Being personally accountable will build trust within yourself, and with others, leaving you with stronger relationships, stronger self-belief, and therefore in a much stronger place to take positive action. We need to feel safe within ourselves to enable us to take bold action, make mistakes, and learn along the way.
How do we build personal accountability?
“Until one is committed, there is hesitancy, the chance to draw back.”
– William H Murray
Remember, personal accountability can be learned, but for some it may be a slow learning progress. Here are some tips to get you started:
Acknowledge where you are at
Take a moment to acknowledge where you are at right now.
- How accountable are you in your follow through? Do you typically do what you say you are going to do?
- When challenges come up, do you typically react, or respond?
- Do feel like life happens to you, or do you determine your direction in life?
- How do you tend to respond to the results that you get from your actions? When they are the results that you wanted? When they are results that you didn’t?
Your responses to these questions will give you an idea of where you are at. Trust your gut. And whatever comes up, be gentle on yourself. Because this is the first step to increasing your personal accountability, and the simple act of answering these questions honestly to yourself means you are being personally accountable. Own it!
Make a conscious choice
Make a conscious choice to shift your perspective, mindset, and response. Choose one area of your life to practice more personal accountability. Do you want to focus on follow through? On responding more than reacting? On taking ownership for your results? Make the conscious choice to do it, make it a focus, and the habit will grow.
Find an “accountability buddy”
External accountability can help us to learn personal accountability. Tell them what you are going to do, and allow them to ask you about your progress. Make a commitment to be honest with your answers. No excuses! However, be mindful that you do not allow external accountability to replace personal accountability. Your “accountability buddy’s” job is to prompt you to on your journey, rather than judge your progress or determine your direction.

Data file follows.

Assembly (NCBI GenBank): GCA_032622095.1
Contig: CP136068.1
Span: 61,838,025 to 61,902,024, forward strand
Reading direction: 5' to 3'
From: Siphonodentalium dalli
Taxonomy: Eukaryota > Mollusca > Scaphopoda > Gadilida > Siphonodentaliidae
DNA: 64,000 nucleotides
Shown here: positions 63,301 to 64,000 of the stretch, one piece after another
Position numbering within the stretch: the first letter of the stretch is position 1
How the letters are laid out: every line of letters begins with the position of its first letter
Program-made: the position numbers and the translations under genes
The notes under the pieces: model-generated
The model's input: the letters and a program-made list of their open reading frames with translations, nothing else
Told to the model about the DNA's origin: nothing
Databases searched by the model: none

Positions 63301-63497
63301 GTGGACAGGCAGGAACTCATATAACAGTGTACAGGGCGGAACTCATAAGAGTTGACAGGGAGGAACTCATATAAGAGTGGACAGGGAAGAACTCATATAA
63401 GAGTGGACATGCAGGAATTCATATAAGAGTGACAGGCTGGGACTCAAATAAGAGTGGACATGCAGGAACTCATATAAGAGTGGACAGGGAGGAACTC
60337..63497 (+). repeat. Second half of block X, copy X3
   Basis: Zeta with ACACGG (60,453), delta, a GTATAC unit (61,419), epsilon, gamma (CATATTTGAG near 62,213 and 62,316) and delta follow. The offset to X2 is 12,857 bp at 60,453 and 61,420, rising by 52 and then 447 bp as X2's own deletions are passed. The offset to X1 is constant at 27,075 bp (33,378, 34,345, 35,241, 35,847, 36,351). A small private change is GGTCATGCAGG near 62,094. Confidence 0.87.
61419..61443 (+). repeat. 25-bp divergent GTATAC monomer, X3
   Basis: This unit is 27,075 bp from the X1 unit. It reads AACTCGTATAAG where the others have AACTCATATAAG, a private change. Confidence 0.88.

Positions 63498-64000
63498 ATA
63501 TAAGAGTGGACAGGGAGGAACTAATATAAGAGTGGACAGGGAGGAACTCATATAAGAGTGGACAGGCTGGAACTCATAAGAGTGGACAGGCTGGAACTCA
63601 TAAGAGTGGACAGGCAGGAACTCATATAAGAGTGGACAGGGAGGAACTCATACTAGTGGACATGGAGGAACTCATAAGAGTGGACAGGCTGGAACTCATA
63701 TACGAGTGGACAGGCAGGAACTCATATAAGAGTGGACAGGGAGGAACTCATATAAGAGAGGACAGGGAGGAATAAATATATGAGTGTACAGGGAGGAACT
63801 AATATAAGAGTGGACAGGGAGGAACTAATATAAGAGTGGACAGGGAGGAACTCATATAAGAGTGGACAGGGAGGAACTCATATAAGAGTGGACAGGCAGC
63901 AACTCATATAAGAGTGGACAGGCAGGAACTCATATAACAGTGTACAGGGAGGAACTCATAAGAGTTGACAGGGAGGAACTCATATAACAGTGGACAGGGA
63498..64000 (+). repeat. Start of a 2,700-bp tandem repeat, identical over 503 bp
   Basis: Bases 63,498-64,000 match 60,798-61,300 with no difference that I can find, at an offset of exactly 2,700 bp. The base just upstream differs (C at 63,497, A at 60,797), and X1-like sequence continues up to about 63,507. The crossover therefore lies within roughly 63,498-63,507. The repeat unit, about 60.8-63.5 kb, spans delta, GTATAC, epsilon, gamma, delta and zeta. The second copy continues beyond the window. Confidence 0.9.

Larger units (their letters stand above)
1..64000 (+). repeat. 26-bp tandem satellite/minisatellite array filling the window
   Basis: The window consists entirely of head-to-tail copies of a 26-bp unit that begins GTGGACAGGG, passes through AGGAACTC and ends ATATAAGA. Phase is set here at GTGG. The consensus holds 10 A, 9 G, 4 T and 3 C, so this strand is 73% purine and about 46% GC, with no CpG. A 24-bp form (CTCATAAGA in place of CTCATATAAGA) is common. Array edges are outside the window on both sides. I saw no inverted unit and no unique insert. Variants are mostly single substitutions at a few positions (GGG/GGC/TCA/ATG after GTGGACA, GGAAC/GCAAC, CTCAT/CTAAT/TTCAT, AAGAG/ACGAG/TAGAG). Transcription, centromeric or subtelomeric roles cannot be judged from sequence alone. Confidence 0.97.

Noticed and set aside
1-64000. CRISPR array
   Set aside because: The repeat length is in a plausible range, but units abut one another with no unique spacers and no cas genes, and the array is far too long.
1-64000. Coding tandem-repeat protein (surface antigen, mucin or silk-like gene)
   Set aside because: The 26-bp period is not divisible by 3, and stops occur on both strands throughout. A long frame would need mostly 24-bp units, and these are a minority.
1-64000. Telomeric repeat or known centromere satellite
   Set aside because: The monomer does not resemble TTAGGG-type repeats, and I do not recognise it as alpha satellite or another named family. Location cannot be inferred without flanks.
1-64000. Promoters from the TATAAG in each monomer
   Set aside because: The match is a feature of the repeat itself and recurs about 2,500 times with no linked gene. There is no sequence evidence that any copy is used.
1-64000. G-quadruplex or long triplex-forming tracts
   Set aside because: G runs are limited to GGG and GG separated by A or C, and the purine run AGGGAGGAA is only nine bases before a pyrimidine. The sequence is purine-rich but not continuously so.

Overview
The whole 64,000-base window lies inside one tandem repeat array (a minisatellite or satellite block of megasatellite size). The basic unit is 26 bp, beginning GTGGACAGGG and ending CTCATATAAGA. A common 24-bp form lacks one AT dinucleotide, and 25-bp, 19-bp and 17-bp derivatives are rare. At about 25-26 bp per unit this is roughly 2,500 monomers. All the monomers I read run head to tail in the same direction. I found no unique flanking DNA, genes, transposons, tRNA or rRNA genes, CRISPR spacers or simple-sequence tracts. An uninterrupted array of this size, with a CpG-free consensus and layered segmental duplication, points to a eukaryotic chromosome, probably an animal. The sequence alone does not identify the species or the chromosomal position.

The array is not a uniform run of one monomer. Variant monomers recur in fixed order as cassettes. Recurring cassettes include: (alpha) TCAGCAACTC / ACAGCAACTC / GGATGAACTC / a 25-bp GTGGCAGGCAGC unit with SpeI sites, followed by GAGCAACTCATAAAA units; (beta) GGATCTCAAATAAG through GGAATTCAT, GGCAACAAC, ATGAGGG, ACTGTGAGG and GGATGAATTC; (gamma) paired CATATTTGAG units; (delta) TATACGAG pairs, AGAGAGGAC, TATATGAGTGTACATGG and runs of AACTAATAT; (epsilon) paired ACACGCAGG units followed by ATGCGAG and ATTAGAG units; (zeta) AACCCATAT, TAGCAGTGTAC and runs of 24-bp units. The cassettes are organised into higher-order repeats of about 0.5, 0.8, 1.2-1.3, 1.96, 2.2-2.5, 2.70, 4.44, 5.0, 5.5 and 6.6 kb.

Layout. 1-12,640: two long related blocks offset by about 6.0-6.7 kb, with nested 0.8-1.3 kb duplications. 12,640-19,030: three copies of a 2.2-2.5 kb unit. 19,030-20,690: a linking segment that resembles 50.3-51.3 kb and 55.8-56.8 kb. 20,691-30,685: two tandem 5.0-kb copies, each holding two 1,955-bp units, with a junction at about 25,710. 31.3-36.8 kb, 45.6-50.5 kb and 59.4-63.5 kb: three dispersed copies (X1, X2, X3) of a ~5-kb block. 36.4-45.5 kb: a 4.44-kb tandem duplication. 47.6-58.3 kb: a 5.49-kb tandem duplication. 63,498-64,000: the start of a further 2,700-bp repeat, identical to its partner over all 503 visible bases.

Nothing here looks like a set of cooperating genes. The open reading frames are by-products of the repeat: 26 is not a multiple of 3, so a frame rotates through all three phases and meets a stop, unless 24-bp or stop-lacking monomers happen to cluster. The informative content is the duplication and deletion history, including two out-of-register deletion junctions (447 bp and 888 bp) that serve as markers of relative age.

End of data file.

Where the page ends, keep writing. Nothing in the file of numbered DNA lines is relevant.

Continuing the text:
Get a coach or mentor
I know, I am biased! But seriously, a coach’s role is to take you on this journey. This is (one of many reasons) why I have a coach. Coaching is about empowering people to make their own choices, define their own direction, and establish the habits that allow them to follow through. It is about providing the opportunity to allow a person to get to know themselves, explore their uniqueness, and finally to enable them to use that to flourish amidst the challenges. It is about facilitating and supporting a person to the point where they are self-sufficient and personally accountable within their own thriving life.
I am a firm believer that you are the expert in your life. When we are honest with ourselves, we know the best course of action at some level. So what areas of your life would you like to see change in? Therefore what can you do to increase your personal accountability to make this happen? I shared a quote earlier in the week over on facebook, and I am going to share it again because I think it is just that important.
“If you don’t make time to work on creating the life you want, you’re eventually going to be forced to spend a LOT of time dealing with a life you don’t want.”
– Kevin Ngo
If you want some support creating the life that you want, grab your FREE zero obligation clarity chat session and start investing in your life now. You get the chance to test if coaching is the right option for you, and together we can discuss the best course of action moving forward. Claim yours here